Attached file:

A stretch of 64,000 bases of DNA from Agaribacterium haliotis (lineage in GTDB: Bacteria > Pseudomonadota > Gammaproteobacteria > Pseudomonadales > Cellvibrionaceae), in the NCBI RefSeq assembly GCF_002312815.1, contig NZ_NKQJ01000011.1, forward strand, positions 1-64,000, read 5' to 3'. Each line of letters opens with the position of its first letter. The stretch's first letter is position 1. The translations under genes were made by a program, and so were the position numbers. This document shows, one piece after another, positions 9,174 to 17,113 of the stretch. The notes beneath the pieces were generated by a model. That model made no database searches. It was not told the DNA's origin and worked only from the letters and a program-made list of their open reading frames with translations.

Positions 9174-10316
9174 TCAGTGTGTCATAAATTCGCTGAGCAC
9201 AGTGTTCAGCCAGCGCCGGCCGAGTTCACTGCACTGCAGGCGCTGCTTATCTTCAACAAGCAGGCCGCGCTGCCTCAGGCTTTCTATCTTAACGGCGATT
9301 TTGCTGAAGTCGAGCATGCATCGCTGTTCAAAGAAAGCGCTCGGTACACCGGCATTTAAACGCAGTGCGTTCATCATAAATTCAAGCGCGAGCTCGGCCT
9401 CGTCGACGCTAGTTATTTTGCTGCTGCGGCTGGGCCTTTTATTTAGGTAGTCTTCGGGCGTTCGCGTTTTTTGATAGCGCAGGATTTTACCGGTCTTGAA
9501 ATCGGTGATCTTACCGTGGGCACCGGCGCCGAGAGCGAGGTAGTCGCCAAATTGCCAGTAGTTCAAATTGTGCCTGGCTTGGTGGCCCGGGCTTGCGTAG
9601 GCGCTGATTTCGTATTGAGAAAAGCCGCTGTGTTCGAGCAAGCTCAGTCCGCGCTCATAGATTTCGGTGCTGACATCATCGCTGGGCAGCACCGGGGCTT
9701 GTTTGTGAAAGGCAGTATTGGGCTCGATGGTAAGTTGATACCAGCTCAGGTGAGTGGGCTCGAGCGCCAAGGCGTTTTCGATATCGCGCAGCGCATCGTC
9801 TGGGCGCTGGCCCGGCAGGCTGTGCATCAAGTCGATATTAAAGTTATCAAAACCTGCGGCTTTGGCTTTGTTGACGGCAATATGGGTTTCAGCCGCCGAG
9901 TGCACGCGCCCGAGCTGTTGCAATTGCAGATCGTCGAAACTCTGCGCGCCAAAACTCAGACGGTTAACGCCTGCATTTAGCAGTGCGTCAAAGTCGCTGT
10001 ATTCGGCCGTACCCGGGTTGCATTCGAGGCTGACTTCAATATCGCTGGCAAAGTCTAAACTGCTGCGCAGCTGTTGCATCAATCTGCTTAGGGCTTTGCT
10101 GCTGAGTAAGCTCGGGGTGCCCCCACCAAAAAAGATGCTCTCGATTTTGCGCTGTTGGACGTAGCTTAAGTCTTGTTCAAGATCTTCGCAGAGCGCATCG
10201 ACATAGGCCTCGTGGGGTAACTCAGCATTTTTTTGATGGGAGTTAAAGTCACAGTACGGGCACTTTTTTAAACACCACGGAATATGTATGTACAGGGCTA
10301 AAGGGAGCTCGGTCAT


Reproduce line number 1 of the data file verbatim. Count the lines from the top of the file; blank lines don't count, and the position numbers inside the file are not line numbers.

A stretch of 64,000 bases of DNA from Agaribacterium haliotis (lineage in GTDB: Bacteria > Pseudomonadota > Gammaproteobacteria > Pseudomonadales > Cellvibrionaceae), in the NCBI RefSeq assembly GCF_002312815.1, contig NZ_NKQJ01000011.1, forward strand, positions 1-64,000, read 5' to 3'. Each line of letters opens with the position of its first letter. The stretch's first letter is position 1. The translations under genes were made by a program, and so were the position numbers. This document shows, one piece after another, positions 9,174 to 17,113 of the stretch. The notes beneath the pieces were generated by a model. That model made no database searches. It was not told the DNA's origin and worked only from the letters and a program-made list of their open reading frames with translations.